Nov 26, 2021

3 min read

The Year So Far

Written by Ralph Lavelle

It’s been a busy year here at DLTx. In the spring we went up in the world, trading a boxy office in Brisbane’s CBD with a view out the window of a nice wall for far more salubrious quarters with a commanding view of the river, halfway up Waterfront Place. In terms of staff numbers we’ve doubled in size, or “2x’d” as we say in the business, to our current stable of around 15 or so developers/testers and visionaries (granted, we have more of the former than the latter, but applications are always welcome).

So far this year we’ve successfully launched a DeFi (Decentralised Finance) app (TVL to date: over five million dollars), pushed out several NFT projects, and created some interesting proof-of-concept projects.


The NFT projects have given us valuable expertise in managing what’s become known as a ‘10k PFP drop’ — those iconic collections of (usually) 10,000 cartoonish, meme-like images you see all over Opensea, the largest NFT marketplace. Considering the alternatives a developer is faced with, it’s a bit more fun writing code that spits out thousands and thousands of whimsical characters from the raw material (folders full of images of hats, shoes, bazookas, and whatever other bits and pieces the client wants their characters to sport) we’re given. If we’re lucky our client’s project will take off on Opensea and both parties will do well out of it.

Up until a few months ago, DLTx had no particular experience in managing an NFT drop but when we were approached to create one a few months ago we had to learn very fast, and we did. Despite insane gas prices on Ethereum the current mania is showing few signs of slowing down, but if it does, and more and more projects move to Tezos, Solana, and other Layer 1 blockchains, we’ll just have to learn how to write smart contracts in those too.


Another major branch of the cryptoverse that has blown up in the last year or so is DeFi . In September we managed the launch of the FOREX token on behalf of Handle Finance. The HandleFi DApp gives users overcollateralised loans of stablecoins pegged to AUD, EUR, USD, etc. This is an exciting project and has exposed devs here at DLTx to the intricacies and difficulties of writing smart contracts responsible for transferring substantial amounts of money. That stuff is scary, so hats off to the devs.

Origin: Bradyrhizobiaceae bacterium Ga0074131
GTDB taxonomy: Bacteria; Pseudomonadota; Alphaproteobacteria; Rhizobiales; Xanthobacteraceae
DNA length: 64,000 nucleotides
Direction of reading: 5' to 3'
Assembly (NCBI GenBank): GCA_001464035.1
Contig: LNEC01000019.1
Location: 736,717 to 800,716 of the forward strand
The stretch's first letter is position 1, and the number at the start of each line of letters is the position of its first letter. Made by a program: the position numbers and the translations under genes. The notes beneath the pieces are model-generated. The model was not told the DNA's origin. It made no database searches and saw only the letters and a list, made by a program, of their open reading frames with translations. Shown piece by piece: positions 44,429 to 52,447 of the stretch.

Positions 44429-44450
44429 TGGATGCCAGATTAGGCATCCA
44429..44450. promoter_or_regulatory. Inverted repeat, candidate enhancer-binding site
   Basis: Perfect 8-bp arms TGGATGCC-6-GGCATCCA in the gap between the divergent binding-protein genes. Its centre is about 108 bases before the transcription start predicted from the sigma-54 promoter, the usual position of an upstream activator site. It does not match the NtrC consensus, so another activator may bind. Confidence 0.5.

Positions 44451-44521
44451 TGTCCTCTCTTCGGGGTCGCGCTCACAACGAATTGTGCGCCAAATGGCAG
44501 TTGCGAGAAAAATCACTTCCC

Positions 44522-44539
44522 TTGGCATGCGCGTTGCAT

Not all our financial projects are DeFi, however. Two recent ones belong to DeFi’s tamer twin, CeFi. One, still in development, is a peer-to-peer trading platform, and the other is a crypto-collateralised $AUD lending platform.

Our resident crypto degen Mikey Robertson showing some mad gains


Lucas, one of the original founders of DLTx, is well known in the Brisbane crypto community as one of the hosts of the long-running Bitcoin and Blockchain Brisbane Meetup. These meetups are the first place many people experience the crypto scene as an actual community of people rather than just a few online crypto exchanges and YouTube videos. In fact, we recently ran a successful ‘Industry Night’ meetup in which we pitched the virtues of working for, and with, DLTx to an engaged audience of Brisbane’s crypto community.

As Bitcoin and the broader DeFi ecosystem inches towards mainstream adoption, it’s important that those with a stake in the success of Bitcoin and alternative coins understand what regulation to expect. It is this subject that will be the subject for the last meetup this year (barring the Christmas Party, of course) when we’ll have a lawyer on to talk about the Australian Senate’s Report on Advancing Crypto.


Plans for the future include a podcast and world domination. But we need more developers if we’re going to achieve those goals. If you’re interested in being your own bank, doing your own research, and verifying, not trusting, and would like to be involved in building the future of Web 3.0, give us a call.